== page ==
Malcolm MacPhail's Great War

Book 1 in the Malcom MacPhail WW1 series, written by Darrell Duthie, published in November 2017

This is a novel set on the Western Front in 1917 and 1918, and features, in its latter stages, an appearance of the 4th CMR,with specific spotlights on two of its Captains: Beecher Poyser MC and Thomas Dixon MM MC.

Taking us through the hell that was Passchendaele and beyond, Darrell more than ably puts us inside fictitious Canadian Corps intelligence officer Malcolm MacPhail's world, as his tactical mind and loose tongue see him both applauded and on the wrong side of his own senior officers. Most certainly the pace is quick, the narrative absorbing and the storyline wholly engaging.

I highly recommend these books, as they do put you into the thick of the CEF action in the mid to final stages of the war. Darrell does a fantastic job of maintaining the pace and tension of actions at the front at that time. The extent of the research is breathtaking, as is evident in the locations, the command hierarchy and the detail of the actions described. If you enjoy WW1 fiction, these books are for you, and would be excellent gifts for somebody you know who is interested in the First World War.

These books are available through Amazon: click here for links to Amazon.com and Amazon.co.uk.

For fuller descriptions of these books, please see the Amazon listings for them, or the Links > Bibliography page on this website.

Latest News: 16th November, 2018

Many thanks go to Janet Harris, whose great-great uncle was, 111211 Pte. Harold Grimmer, and to her son, Alexander Harris, for standing alongside Harold and remembering him, his service and sacrifice. Sadly Harold, originally attesting as a 6th CMR man, was lost to gas attack injuries near Feuchy, France, in late August 1918. Thank you Janet and Alexander.

2nd October, 2018

A warm welcome is extended to Kevin Clements, for representing his grandfather, Pte. Alleyn Young Clements. Originally a 6th CMR man, Alleyn was transferred to the 4th CMR in January 1916. Being one of the 350 men of the 4th CMR taken POW on June 2nd, 1916, Alleyn survived the war, albeit from within the confines of a German POW camp and latterly being interned in the Netherlands from the summer of 1918 onwards, before final repatriation 11 days after the war ended.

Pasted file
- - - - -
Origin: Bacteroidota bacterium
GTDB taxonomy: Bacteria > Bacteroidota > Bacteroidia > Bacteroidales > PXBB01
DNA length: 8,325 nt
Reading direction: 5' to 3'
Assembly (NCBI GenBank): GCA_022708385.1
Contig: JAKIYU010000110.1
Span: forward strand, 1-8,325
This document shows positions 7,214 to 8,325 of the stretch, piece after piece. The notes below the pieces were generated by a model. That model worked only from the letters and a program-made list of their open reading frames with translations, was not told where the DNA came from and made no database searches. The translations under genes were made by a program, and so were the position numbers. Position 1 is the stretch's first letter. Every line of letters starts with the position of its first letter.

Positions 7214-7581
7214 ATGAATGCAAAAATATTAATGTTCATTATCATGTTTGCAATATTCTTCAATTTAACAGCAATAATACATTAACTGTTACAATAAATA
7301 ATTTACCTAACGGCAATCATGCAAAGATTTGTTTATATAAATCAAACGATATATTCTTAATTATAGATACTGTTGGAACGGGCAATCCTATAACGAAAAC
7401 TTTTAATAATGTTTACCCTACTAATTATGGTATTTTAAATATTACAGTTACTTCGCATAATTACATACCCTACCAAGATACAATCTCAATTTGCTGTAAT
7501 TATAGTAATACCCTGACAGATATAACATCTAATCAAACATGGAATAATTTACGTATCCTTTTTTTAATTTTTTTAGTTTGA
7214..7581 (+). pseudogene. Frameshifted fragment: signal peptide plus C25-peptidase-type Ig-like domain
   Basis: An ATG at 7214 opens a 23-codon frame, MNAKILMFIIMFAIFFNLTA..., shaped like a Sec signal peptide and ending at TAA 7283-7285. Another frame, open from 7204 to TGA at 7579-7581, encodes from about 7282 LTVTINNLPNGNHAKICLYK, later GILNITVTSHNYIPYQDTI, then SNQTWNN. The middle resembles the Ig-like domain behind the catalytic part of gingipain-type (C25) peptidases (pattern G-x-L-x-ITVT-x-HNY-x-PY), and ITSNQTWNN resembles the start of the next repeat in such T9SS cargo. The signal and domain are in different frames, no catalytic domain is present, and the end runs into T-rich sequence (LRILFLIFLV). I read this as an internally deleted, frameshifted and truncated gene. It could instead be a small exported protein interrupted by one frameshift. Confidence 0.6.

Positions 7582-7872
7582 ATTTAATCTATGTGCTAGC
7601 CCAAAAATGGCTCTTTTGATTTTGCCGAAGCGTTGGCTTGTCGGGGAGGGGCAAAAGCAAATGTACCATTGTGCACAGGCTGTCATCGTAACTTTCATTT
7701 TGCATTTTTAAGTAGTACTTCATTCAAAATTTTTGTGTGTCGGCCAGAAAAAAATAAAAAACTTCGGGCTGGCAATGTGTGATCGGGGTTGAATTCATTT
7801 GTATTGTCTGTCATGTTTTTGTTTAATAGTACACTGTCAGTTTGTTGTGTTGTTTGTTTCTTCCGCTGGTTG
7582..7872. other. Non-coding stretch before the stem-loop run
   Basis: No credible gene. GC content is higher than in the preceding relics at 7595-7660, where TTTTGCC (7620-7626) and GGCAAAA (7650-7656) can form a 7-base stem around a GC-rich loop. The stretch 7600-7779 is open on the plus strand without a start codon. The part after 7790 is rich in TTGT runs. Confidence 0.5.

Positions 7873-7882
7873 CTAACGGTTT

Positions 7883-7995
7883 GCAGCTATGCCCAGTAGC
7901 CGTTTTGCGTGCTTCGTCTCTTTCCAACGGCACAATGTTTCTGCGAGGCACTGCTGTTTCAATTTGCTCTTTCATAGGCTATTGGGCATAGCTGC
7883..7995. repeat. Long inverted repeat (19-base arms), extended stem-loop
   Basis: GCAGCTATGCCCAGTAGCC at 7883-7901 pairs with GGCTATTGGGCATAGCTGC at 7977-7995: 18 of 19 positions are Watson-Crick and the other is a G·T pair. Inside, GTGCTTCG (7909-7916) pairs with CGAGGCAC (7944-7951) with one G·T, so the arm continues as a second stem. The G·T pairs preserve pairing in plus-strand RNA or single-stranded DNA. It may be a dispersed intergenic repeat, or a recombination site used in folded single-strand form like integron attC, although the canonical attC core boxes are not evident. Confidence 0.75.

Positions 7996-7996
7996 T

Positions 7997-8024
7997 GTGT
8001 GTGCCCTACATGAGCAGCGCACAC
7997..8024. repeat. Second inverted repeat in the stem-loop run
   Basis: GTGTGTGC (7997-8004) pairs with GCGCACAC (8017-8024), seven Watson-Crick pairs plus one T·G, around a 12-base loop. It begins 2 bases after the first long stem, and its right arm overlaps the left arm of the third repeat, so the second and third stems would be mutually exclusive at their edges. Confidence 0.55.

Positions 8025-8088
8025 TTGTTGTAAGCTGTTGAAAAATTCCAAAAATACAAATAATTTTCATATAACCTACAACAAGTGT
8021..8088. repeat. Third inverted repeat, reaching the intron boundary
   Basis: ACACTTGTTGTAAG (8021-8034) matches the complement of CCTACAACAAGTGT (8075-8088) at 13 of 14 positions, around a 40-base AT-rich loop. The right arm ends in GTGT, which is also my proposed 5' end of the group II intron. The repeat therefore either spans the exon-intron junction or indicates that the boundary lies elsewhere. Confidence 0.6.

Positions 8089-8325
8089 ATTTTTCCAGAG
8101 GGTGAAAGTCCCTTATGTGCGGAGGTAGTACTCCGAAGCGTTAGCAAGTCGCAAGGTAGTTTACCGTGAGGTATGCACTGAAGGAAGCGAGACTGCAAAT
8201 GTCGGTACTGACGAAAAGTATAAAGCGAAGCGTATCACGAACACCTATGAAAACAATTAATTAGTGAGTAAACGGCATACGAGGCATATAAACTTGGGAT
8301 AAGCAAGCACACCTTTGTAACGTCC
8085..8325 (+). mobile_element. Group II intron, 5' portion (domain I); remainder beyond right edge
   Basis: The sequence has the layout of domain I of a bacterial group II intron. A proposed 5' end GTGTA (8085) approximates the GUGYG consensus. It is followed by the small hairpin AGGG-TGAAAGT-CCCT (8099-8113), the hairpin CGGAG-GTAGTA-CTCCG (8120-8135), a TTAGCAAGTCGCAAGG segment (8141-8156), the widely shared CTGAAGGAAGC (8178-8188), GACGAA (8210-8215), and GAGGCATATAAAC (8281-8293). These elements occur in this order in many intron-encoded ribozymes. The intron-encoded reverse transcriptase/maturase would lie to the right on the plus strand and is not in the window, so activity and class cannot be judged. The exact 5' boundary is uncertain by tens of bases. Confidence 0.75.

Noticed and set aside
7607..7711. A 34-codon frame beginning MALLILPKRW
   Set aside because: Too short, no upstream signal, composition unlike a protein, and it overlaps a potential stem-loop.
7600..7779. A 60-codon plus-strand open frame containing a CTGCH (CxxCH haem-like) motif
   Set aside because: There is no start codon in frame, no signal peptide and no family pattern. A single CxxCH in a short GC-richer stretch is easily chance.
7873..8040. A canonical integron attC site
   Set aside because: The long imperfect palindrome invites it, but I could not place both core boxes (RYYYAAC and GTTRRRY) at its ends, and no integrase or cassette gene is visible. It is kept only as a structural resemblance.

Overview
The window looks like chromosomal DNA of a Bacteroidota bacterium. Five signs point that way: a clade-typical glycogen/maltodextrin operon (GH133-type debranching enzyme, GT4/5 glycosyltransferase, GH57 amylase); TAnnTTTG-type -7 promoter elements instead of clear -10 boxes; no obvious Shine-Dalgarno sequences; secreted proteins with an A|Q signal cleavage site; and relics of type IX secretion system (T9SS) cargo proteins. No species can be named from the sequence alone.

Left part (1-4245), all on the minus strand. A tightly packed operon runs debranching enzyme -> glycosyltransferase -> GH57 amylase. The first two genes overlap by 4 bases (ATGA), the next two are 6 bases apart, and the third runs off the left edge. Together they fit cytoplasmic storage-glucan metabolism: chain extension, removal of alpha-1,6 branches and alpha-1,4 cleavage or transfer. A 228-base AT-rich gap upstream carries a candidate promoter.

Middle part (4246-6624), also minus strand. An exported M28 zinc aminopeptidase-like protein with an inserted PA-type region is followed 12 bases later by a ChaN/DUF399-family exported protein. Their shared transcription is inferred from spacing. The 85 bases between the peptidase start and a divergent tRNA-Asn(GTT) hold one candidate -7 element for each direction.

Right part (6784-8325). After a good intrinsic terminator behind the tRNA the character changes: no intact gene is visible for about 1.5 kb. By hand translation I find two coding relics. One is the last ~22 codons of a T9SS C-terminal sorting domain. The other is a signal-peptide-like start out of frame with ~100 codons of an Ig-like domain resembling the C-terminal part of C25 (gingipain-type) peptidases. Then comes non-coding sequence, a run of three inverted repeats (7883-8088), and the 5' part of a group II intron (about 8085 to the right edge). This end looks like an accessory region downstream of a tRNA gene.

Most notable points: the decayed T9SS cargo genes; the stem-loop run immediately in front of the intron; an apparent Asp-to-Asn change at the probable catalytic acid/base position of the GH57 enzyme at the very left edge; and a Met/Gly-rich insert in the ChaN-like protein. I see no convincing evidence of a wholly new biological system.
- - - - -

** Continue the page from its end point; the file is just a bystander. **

10th September, 2018

Many thanks are extended to Simon Grayson for representing the following 4th CMR men: 835301, Pte. Gordon Kimmett and brothers 727620, Pte. Frederick Seehaver and A.Sgt. George Seehaver. Gordon Kimmett, a former 146th Battalion man, having survived a gunshot wound to the head in service passed away in the UK in February 1919 due to influenza. Similarly George Seehaver, a former 110th Battalion man, contracted and died of influenza in the UK in October 1918 whilst waiting for a commission. Both lie at rest in Bramshott (St Mary) Churchyard, Hampshire, England. Frederick Seehaver, also a 110th Battalion man, though suffering an accidental gunshot wound to the left shoulder, in July 1917, survived the war. Thank you Simon.

3rd September, 2018

A further welcome is extended to Allan McAllister, who has now provided a biography for his great uncle, 171280, Pte. Frederick Bennett, and to Kent Fraser, for his biography of Lt. Earle Gordon Richards. With apologies for the unavoidable delay in posting these, welcome again both to the fold. We will remember them.

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Last updated: November 17th, 2018